5. Support LTC teams in exploring how equitable and culturally humble care requires structural transformation, and the support from people at all levels of the organization.

Acknowledgements

We would like to thank the people who contributed to the development of content for this course.  

Thank you to the network of contributors whose wisdom and experience are reflected in this course. For their time and insight, we thank:

  • Dr. Amit Arya, Palliative Care Physician, Palliative Care Lead at Kensington Health
  • Tyrone Bernardo, Coordinator, Special Projects and Events, City of Toronto Senior Services and Long-Term Care
  • Dr. Ashley Flanagan, Health Research and Policy Manager, National Institute on Ageing
  • Michelle Fleming, Senior Knowledge Broker, Ontario CLRI at Bruyère
  • Nazira Jaffer, Executive Director, Yee Hong Hospice
  • Andrea Loncaric, Project Coordinator, Ontario CLRI at the RIA
  • Dr. Kimberly Lopez, Assistant Professor of Recreation and Leisure, University of Waterloo
  • Lucianna Mazzone, Social Worker, Owen Hill Care Community
  • Nadia Potoczny, Education Coordinator, Ontario CLRI at Bruyère
  • Pauline Schneider, Interprofessional Educator, Ontario CLRI at Bruyère
  • Peace Serwaah, Program Assistant, Ontario CLRI at Bruyère
  • Natalie Spence, Regional Engagement Liaison, Ontario CLRI at Bruyère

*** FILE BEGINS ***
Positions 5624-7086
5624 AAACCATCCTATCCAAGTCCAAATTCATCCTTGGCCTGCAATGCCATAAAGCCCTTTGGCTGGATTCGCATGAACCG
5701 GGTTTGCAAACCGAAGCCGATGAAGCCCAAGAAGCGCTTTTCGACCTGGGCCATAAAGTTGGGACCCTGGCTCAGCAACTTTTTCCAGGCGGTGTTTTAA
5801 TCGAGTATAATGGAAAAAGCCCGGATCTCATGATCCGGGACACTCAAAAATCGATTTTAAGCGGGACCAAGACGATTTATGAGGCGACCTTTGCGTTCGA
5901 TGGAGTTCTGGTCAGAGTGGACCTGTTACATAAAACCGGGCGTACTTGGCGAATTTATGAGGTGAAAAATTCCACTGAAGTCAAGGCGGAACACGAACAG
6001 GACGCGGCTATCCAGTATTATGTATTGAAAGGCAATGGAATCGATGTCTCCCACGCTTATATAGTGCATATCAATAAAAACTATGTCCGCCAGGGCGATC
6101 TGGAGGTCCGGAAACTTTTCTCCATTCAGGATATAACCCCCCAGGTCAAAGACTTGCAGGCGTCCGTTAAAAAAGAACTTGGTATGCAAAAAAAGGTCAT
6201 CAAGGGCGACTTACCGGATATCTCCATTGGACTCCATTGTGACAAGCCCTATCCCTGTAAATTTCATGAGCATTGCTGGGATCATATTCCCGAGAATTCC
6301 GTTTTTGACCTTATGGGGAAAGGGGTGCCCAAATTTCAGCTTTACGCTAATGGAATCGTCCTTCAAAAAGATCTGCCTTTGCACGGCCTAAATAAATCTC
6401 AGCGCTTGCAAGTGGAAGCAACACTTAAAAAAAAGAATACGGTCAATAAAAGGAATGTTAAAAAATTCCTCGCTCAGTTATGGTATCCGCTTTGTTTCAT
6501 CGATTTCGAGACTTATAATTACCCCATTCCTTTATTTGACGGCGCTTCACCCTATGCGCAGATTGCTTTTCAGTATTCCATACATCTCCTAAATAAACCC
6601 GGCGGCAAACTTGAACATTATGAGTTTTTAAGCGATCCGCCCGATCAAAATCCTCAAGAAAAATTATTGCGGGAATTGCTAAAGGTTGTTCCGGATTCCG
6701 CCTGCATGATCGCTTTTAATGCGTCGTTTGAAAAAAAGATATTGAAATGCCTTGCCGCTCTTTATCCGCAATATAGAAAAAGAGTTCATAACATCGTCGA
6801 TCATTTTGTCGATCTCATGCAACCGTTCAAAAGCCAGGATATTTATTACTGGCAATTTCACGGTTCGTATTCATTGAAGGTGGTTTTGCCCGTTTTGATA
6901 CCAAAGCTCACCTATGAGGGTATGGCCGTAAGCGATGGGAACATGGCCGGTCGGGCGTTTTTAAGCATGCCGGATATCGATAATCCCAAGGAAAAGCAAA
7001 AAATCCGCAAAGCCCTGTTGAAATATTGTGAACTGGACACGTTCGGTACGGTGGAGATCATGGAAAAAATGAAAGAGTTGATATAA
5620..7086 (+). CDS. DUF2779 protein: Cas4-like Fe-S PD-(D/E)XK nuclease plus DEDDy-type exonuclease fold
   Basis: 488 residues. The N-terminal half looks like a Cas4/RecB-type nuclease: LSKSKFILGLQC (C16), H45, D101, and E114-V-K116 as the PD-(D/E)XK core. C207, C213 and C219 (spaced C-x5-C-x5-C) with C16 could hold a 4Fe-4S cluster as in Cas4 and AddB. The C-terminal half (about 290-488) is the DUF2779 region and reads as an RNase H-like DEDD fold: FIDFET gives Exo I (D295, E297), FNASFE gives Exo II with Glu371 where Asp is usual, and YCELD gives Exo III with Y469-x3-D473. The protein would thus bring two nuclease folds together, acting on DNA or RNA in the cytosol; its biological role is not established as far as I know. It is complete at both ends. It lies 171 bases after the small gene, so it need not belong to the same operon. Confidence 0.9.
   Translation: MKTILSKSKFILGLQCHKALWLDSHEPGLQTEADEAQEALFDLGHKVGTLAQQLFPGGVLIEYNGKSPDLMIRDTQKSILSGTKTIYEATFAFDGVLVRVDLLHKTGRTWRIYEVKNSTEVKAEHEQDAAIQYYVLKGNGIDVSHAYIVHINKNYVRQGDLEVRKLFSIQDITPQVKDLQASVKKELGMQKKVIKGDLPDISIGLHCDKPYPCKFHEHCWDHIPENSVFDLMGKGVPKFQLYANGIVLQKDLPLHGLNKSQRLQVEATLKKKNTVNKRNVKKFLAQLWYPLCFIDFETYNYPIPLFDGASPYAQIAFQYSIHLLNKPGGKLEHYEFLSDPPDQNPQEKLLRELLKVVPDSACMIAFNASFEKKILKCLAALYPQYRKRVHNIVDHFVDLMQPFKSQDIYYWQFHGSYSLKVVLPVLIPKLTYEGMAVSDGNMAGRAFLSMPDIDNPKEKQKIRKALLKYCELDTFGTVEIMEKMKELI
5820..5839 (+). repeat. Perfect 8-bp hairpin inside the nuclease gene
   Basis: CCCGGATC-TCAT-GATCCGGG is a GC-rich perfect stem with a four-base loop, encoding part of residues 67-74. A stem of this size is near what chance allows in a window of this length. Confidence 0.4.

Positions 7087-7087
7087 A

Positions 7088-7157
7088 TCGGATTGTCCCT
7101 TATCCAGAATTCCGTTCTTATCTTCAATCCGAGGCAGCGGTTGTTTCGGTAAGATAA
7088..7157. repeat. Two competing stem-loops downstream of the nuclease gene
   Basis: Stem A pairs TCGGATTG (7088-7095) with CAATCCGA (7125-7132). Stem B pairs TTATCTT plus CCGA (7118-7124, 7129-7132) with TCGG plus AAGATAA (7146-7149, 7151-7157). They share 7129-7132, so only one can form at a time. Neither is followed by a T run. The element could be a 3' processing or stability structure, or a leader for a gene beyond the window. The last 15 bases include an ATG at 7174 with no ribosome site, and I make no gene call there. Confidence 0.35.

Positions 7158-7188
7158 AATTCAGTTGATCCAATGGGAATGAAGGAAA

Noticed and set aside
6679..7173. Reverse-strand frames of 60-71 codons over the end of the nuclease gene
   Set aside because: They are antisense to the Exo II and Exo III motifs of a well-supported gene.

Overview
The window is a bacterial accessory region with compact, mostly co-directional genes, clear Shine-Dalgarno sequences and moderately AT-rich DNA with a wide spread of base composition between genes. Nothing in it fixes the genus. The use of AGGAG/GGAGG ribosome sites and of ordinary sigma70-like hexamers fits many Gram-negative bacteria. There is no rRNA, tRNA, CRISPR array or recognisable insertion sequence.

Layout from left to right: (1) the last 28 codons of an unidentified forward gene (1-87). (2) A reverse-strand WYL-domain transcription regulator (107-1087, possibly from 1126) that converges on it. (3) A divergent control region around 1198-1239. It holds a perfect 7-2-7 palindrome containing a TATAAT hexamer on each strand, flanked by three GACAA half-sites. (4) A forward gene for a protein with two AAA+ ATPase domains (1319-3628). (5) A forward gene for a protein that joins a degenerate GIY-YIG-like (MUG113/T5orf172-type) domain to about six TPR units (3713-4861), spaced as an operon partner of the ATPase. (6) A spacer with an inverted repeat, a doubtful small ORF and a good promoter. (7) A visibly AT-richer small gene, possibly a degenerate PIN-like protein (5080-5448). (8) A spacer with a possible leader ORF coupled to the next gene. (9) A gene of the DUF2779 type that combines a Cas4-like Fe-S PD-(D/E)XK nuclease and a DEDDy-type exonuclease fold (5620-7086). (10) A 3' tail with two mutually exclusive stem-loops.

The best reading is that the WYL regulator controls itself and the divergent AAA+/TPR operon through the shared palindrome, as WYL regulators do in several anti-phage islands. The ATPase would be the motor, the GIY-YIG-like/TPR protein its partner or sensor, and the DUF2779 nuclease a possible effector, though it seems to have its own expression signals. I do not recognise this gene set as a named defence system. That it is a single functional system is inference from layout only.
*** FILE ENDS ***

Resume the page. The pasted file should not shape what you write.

• Safura Syed, Dietitian & PhD candidate at the Nutrition and Aging Lab, University of Waterloo

We also acknowledge residents in long-term care, their families and support communities, as well as the direct-care providers who serve them daily. Through this course, we aim to acknowledge, to amplify, and to make lighter the work of those who are already providing culturally safe care to others.

References

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Austerlic, S. (2009). Cultural Humility and Compassionate Presence at the End of Life. Retrieved from https://coalitionccc.org/common/Uploaded%20files/PDFs/Toolkits/PICToolkit-Cultural%20Humility%20and%20Compassionate%20Presence.pdf 

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Patneaude, A., & Kett, J. (2020). Cultural responsiveness and palliative care during the COVID-19 pandemic. Palliative Medicine Reports, 1(1), 171–173. https://doi.org/10.1089/pmr.2020.0049 

Rosa, W. (2017). Interprofessional development in palliative care: Cultural humility and a collaborative future for nursing and medicine. Nursing and Palliative Care, 2(2). https://doi.org/10.15761/npc.1000146 

Sue Cragg Consulting & Ontario CLRI. (2017). Supporting Cultural Diversity in Long-Term Care Needs Assessment and Work Plan for 2017-18. Retrieved from https://clri-ltc.ca/files/2018/04/CLRI-on-Supporting-Cultural-Diversity-Long-Term-Care.pdf

Tervalon, M., & Murray-Garcia, J. (1998). Cultural humility versus cultural competence: A critical distinction in defining physician training outcomes in multicultural education. Journal of Health Care for the Poor and Underserved, 9(2), 117-125. https://doi.org/10.1353/hpu.2010.0233 

Yancu, C. N., & Farmer, D. F. (2017). Product or process: Cultural competence or cultural humility? Palliative Medicine and Hospice Care – Open Journal, 3(1). https://doi.org/10.17140/pmhcoj-3-e005 

Yeager, K. A., & Bauer-Wu, S. (2013). Cultural humility: Essential foundation for clinical researchers. Applied Nursing Research, 26(4), 251–256. https://doi.org/10.1016/j.apnr.2013.06.008